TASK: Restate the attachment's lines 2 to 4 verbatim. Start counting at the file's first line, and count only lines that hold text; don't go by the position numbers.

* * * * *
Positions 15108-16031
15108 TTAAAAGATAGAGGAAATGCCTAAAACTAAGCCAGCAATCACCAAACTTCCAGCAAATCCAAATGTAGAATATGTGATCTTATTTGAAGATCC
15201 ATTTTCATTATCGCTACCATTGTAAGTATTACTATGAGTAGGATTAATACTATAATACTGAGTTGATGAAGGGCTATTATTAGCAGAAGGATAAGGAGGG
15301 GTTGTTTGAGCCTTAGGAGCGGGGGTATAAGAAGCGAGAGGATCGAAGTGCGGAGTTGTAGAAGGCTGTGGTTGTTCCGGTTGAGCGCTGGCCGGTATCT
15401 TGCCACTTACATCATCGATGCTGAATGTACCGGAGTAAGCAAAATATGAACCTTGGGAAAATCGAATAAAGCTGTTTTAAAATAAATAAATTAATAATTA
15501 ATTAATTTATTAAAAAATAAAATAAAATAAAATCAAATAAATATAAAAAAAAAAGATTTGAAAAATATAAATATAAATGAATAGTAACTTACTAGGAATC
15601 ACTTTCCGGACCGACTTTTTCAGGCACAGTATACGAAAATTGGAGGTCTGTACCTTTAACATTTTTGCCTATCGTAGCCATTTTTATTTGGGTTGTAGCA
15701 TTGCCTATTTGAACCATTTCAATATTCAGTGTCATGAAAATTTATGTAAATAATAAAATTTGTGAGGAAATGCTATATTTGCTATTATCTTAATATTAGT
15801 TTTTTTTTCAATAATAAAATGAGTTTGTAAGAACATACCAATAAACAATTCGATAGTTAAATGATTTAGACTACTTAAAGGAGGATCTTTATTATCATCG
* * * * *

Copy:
15108 TTAAAAGATAGAGGAAATGCCTAAAACTAAGCCAGCAATCACCAAACTTCCAGCAAATCCAAATGTAGAATATGTGATCTTATTTGAAGATCC
15201 ATTTTCATTATCGCTACCATTGTAAGTATTACTATGAGTAGGATTAATACTATAATACTGAGTTGATGAAGGGCTATTATTAGCAGAAGGATAAGGAGGG
15301 GTTGTTTGAGCCTTAGGAGCGGGGGTATAAGAAGCGAGAGGATCGAAGTGCGGAGTTGTAGAAGGCTGTGGTTGTTCCGGTTGAGCGCTGGCCGGTATCT